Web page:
The hapless Western Australian Liberals have a new leader after incumbent Paul Omodei stepped aside at today’s party room meeting. His successor is Vasse MP Troy Buswell (right), who just five days ago told the media he needed more experience in the House and more time to develop before I could be considered for that position. This was prompted by a now celebrated display of tired and emotional behaviour in parliament last October, which culminated in him pulling on the bra strap of a Labor staffer in the Speaker’s office. News of this episode came to light courtesy of a letter to the Albany Advertiser by Paul Omodei’s electorate officer Ron Scott, whom Omodei has refused to dismiss. Carine MP Katie Hodson-Thomas (who today made a surprise announcement she would retire at the coming election) subsequently complained of being subjected to inappropriate remarks from Buswell in the presence of male colleagues, with other unnamed Liberals suggesting he had a reputation for such behaviour.
These developments appeared to put an end to months of leadership jockeying by Buswell, who by all accounts had the numbers to dislodge Omodei (left) following a series of bad opinion polls and a disastrous performance in last February’s Peel by-election. The West Australian responded with an editorial on Monday arguing that the party must persuade Troy Buswell that while his behaviour in Parliament last October was juvenile, stupid and not befitting of a member of Parliament, it was not so reprehensible that he need rule himself out of leadership contention a line which evidently echoed the feeling in the party room. The West’s Robert Taylor reported on a tense one-hour meeting on Tuesday at which Omodei and Buswell agreed that the issue would be resolved at today’s party meeting, which nobody doubted would result in Buswell assuming the leadership if he chose to contest it.
Buswell’s rocky rise to the top comes just three years after he entered parliament at the February 2005 state election as member for Vasse, where he won preselection at the expense of sitting member Bernie Masters. Masters ran against Buswell as an independent and came within 209 votes of defeating him. Buswell went on to play a key role in the dumping of Matt Birney, who led the party for a year after the 2005 election and recently announced he would not contest the coming election. It was widely believed in the party that Buswell had pledged his vote to Birney but subsequently voted for Omodei, who prevailed by one vote in an outcome the Liberals would have little cause to celebrate in hindsight. High-profile Hillarys MP Rob Johnson, who stood against Buswell in today’s leadership vote (there has been no word on the result of the count), said at the time: His cowardly and gutless disloyalty will be the start of his demise and I think you will find the shining star of Troy Buswell will diminish over the coming months. Let me tell you, if he is the future of the Liberal Party then God help the Liberal Party.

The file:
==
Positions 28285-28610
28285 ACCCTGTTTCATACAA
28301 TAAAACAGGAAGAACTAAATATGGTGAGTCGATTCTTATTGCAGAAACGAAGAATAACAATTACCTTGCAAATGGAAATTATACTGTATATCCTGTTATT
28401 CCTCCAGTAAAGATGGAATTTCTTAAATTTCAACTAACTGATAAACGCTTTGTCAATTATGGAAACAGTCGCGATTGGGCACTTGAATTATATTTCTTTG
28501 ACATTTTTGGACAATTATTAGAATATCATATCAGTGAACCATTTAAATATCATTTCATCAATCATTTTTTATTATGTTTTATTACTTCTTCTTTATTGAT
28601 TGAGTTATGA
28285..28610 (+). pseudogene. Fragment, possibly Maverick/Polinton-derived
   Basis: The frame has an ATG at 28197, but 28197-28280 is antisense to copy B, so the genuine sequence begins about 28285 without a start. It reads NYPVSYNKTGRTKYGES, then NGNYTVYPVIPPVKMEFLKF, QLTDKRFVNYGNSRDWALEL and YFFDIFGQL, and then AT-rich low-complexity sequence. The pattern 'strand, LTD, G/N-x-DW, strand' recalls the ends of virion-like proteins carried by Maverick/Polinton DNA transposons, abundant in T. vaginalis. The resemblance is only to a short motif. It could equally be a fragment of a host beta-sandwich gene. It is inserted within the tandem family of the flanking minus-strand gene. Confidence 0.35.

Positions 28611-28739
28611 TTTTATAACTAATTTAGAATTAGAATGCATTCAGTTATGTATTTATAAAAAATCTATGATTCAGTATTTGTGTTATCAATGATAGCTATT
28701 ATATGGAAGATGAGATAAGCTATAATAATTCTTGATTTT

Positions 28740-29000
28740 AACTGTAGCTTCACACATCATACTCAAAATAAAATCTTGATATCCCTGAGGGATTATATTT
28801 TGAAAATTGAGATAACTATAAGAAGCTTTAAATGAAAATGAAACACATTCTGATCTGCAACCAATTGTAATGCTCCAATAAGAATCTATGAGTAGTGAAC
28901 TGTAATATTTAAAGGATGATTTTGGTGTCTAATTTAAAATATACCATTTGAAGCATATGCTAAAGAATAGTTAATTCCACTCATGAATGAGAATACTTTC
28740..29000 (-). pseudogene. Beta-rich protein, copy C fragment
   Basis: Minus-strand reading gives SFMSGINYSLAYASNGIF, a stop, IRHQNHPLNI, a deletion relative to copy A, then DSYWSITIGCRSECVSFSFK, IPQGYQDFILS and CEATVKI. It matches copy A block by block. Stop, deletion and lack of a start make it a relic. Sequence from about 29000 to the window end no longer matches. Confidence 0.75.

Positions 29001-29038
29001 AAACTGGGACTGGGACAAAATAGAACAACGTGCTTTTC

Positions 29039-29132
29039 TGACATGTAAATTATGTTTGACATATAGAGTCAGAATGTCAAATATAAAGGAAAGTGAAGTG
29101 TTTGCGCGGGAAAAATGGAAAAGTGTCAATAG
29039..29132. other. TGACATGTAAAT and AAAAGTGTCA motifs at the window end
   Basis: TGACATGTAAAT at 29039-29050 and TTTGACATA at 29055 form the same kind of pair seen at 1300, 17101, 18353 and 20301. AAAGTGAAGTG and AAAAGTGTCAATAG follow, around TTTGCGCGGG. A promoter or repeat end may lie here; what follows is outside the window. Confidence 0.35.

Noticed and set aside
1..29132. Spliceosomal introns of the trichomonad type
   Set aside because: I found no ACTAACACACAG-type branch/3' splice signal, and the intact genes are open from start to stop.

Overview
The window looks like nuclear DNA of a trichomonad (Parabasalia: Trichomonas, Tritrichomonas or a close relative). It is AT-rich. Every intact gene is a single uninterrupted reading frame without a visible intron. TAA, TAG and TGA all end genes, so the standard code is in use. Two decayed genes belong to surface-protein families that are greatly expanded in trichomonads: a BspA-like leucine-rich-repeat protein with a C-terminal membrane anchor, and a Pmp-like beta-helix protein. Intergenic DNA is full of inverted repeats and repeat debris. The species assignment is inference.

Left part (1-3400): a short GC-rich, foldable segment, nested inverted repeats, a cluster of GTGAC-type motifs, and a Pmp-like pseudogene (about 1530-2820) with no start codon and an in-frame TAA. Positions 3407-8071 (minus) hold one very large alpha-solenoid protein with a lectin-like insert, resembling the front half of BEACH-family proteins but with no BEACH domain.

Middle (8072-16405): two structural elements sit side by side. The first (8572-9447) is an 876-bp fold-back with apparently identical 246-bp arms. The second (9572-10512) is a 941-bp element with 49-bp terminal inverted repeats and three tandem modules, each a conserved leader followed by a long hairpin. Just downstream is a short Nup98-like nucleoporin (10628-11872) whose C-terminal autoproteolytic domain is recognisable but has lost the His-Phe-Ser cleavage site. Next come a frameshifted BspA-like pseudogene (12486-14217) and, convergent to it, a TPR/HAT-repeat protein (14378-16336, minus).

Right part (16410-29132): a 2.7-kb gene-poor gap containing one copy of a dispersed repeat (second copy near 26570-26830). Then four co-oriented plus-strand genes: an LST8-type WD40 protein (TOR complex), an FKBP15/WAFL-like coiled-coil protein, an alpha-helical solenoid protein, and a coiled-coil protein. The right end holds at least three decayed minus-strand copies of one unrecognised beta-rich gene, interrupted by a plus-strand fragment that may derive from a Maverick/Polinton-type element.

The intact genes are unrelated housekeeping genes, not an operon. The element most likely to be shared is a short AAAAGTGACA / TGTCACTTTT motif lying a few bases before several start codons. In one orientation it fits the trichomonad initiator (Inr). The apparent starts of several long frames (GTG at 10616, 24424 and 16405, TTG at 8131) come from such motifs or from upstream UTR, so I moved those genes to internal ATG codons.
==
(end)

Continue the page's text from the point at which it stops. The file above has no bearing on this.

Robert Taylor wrote in The West this week that Buswell’s strategy was to unite members of his own faction, which is associated with current Senators Chris Ellison and Mathias Cormann and the recently departed Ian Campbell, with the opposing Noel Crichton-Browne camp. This has been achieved through an alliance with party upper house leader Norman Moore, who is strongly identified with Crichton-Browne. Taylor reported that Moore was expected to retire at the next election but is now on the verge of going around for another four years, sending a strong message to those MPs still furious with Mr Buswell over his support for Mr Omodei in his battle with Mr Birney.
It would be something of an understatement to say that the plot has not come to fruition under the happiest of circumstances. The ABC reported that today’s leadership vote was delayed 25 minutes while the party awaited the arrival of Murdoch MP Trevor Sprigg (right). It was then held without him after news arrived he was being hospitalised after a suspected heart attack. Half an hour later, the ABC reported that Sprigg had died. Buswell now faces an immediate test of his electoral appeal in the reasonably safe southern suburbs seat of Murdoch, where the newcomer Sprigg boosted the party’s margin from 4.1 per cent to 5.9 per cent at the February 2005 election. Murdoch will be abolished as of the next election due to the one-vote one-value redistribution, to be replaced by the new seat of Bateman. According to Antony Green’s calculations, the Liberal margin in the new seat is 6.9 per cent. The map belows shows the old (green) and new (red) boundaries with booth results from the 2005 election.
UPDATE: The West Australian understands that the result of the ballot was 17 votes for Troy Buswell and 10 for Rob Johnson, with one MP scrawling the name Paul Omodei on the ballot. It also observes that Nedlands MP and Shadow Attorney-General Sue Walker was absent from the meeting, fuelling speculation that she intends to run for her seat of Nedlands as an independent at the next election.